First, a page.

The head of an arts body faces questions from MSPs after an artist warned that its funding method will lead to the "wanton destruction" of the sector's vital infrastructure.
The Education and Culture Committee is scrutinising publicly funded Creative Scotland and will hear from Andrew Dixon, its chief executive.
Public artist Matt Baker, critical of the body's funding model, is also giving evidence.
In a written submission to MSPs, Mr Baker said: "The strategy seems to be to remove the core funding and instead support individual projects on the premise that this targeted support will allow/encourage organisations to become self-sustaining and independent of ongoing support.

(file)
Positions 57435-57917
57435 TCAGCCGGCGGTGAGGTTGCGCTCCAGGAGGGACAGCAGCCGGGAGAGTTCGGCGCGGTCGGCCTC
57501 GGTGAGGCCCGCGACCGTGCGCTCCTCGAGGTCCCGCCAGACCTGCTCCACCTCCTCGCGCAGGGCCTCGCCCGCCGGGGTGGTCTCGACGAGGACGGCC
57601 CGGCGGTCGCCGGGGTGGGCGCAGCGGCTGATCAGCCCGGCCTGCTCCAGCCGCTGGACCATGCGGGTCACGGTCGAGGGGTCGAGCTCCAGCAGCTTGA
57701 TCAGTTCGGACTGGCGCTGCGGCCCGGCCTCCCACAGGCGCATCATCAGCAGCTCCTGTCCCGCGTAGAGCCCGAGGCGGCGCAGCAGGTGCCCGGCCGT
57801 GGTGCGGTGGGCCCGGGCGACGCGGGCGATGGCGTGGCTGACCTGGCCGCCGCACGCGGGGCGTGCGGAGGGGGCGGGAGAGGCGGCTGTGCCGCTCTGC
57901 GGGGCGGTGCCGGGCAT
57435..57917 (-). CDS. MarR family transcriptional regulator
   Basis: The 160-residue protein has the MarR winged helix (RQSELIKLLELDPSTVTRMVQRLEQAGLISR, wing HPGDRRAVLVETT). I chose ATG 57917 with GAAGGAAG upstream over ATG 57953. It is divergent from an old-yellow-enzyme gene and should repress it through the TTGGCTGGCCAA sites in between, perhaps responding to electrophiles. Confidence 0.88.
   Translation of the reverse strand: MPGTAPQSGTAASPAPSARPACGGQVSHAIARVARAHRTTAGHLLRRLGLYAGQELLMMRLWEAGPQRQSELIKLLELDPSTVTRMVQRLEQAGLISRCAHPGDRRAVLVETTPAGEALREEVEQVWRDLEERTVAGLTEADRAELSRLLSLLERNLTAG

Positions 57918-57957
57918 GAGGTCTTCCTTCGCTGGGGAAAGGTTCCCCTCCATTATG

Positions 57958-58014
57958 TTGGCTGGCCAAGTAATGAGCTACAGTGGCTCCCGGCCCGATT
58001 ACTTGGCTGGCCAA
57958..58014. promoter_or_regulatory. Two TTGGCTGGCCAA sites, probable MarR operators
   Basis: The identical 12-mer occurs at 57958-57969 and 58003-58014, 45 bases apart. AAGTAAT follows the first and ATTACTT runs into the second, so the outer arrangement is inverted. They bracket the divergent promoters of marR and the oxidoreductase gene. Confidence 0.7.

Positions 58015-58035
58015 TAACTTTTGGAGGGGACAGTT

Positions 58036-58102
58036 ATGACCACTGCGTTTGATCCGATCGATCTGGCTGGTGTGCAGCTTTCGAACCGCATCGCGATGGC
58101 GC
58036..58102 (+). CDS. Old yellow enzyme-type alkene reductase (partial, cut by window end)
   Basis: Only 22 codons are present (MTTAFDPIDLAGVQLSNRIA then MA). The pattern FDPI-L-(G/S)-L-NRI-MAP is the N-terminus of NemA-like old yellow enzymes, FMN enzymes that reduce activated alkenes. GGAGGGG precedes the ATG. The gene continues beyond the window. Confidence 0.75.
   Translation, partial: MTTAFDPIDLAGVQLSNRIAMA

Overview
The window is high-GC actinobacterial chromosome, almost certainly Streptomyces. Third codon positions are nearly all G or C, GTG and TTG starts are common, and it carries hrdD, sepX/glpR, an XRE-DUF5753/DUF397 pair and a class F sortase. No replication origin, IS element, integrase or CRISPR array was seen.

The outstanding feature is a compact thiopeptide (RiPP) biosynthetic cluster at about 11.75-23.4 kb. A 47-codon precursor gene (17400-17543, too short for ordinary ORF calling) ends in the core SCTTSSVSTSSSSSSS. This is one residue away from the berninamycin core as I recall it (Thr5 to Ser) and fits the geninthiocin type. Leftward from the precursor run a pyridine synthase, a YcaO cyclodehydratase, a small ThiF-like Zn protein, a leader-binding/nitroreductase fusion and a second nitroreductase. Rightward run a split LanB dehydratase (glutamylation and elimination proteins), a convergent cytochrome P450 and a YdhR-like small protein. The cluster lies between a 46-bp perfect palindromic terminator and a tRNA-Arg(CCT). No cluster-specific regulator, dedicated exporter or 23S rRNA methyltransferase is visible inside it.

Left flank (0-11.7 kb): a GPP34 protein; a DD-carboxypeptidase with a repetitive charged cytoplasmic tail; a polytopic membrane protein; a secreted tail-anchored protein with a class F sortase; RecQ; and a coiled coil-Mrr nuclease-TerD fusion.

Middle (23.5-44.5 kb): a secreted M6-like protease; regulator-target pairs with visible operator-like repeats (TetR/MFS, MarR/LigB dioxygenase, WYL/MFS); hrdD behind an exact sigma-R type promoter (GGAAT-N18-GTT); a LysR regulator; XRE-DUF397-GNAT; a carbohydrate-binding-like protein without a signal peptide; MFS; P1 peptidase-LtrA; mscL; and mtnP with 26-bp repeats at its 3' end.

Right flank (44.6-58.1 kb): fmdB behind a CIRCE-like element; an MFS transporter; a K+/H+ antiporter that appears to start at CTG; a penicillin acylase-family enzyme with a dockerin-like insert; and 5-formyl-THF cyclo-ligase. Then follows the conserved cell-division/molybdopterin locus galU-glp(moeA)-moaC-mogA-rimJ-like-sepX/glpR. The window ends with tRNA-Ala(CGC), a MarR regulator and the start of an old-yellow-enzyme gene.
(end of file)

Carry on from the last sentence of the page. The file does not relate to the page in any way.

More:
"This strategy, applied from a centralised national body and without a complementary package of other measures, cannot work and will cause wanton destruction of vital arts infrastructure in the country."
Creative Scotland has an income of around £80 million for 2012-13. It caused controversy by scrapping its Flexible Funding programme in favour of yearly or project-based investment.
Mr Baker, whose work includes the Three Virtues in Inverness city centre, said the body needs to devolve its structure and harness the "quiet revolution" taking place at grassroots level.
A Creative Scotland spokeswoman said it will have a range of investment programmes.
"Our future priorities include reviewing our investment models, conducting in-depth reviews of each cultural sector, understanding the scope and influence of the cultural economy and understanding the role of geography and place."